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How human are insects, and does it matter?

Lars Chittka

Queen Mary University of London, UK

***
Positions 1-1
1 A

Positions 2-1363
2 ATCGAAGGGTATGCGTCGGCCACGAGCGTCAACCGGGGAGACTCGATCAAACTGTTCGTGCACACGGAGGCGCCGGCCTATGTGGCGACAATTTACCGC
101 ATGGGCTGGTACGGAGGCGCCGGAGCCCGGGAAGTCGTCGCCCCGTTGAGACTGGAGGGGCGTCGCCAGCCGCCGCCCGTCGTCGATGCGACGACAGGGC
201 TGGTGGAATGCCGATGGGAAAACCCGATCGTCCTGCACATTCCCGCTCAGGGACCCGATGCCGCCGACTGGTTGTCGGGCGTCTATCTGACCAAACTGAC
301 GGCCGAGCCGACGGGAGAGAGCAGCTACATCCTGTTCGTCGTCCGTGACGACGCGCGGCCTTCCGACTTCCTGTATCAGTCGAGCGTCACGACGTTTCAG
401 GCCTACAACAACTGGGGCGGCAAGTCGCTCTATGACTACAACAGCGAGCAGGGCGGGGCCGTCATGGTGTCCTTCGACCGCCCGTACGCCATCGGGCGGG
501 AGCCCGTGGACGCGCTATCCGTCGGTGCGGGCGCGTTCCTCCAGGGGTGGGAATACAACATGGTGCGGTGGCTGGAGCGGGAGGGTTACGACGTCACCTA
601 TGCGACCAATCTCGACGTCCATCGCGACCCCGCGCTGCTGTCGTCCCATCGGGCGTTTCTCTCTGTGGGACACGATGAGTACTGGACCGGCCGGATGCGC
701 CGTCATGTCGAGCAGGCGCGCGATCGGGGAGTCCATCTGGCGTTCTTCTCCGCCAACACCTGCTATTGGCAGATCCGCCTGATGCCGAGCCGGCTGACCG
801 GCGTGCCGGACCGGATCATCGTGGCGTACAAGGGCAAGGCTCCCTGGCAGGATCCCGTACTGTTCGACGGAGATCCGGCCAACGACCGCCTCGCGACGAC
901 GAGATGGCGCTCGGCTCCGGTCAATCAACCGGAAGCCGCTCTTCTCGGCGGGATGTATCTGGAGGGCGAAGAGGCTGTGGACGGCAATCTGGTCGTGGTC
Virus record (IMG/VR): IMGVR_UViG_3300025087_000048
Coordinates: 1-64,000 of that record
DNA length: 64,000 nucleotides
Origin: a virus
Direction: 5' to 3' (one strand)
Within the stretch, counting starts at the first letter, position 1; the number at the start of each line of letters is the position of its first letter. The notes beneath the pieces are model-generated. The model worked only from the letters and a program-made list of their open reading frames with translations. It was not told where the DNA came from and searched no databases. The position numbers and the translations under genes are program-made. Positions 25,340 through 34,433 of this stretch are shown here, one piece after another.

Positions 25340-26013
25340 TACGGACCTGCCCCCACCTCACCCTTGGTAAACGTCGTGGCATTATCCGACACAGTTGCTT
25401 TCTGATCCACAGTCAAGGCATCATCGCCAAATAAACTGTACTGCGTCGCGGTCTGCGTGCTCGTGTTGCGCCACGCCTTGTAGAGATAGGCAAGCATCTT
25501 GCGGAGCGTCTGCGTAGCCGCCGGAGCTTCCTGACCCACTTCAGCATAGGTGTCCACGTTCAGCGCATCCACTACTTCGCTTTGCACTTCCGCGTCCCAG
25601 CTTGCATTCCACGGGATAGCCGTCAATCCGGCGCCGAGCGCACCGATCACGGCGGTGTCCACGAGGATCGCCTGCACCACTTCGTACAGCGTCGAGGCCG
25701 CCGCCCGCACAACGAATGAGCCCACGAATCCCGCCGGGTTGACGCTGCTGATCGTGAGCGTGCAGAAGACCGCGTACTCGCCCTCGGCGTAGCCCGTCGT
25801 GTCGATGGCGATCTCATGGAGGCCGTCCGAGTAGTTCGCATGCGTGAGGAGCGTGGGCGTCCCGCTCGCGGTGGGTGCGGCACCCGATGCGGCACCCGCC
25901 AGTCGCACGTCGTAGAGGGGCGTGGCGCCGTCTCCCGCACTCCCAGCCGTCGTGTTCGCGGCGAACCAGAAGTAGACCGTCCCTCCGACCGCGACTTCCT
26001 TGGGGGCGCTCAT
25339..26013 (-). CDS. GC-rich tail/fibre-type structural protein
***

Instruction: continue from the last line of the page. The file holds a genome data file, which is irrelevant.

In 1900, Buttel-Reepen asked whether honeybees are mere reflex machines - and emphatically denied that claim. Over the last century, we have seen a fundamental change in perspective on the learning capacities of insects, and there a now several credible lines of evidence that insects are capable of cognitive feats that had previously been ascribed only to "higher" vertebrates. Ultimately, the similarity in cognitive processing output despite huge differences in size of nervous systems might help answer the question of the minimum necessary circuitry for complex tasks such as categorisation, counting, and concept learning. Cynics might observe, however, that the simple copying of concepts from vertebrate cognitive psychology, and the finding that "insects can do it, too" generates plenty of press coverage, but is perhaps in itself neither intellectually challenging nor scientifically insightful (beyond the identification of evolutionary convergence). In fact, one might argue that some of the most exciting discoveries about unique insect behaviours would never have been made, had this approach been used throughout. Would von Frisch ever have discovered the bee "dance language" if he had deliberately set out to find a form of "language" in the animal kingdom? Probably not - and in fact the question of definition (whether this symbolic communication warrants the term "dance" or in fact a "language") is perhaps secondary to the fascination with the uniqueness of this communication system.  Rather than searching for amusing similarities with humans, it is more promising to launch into the unknown and strive for genuinely novel discoveries. This is more risky, but also potentially more rewarding.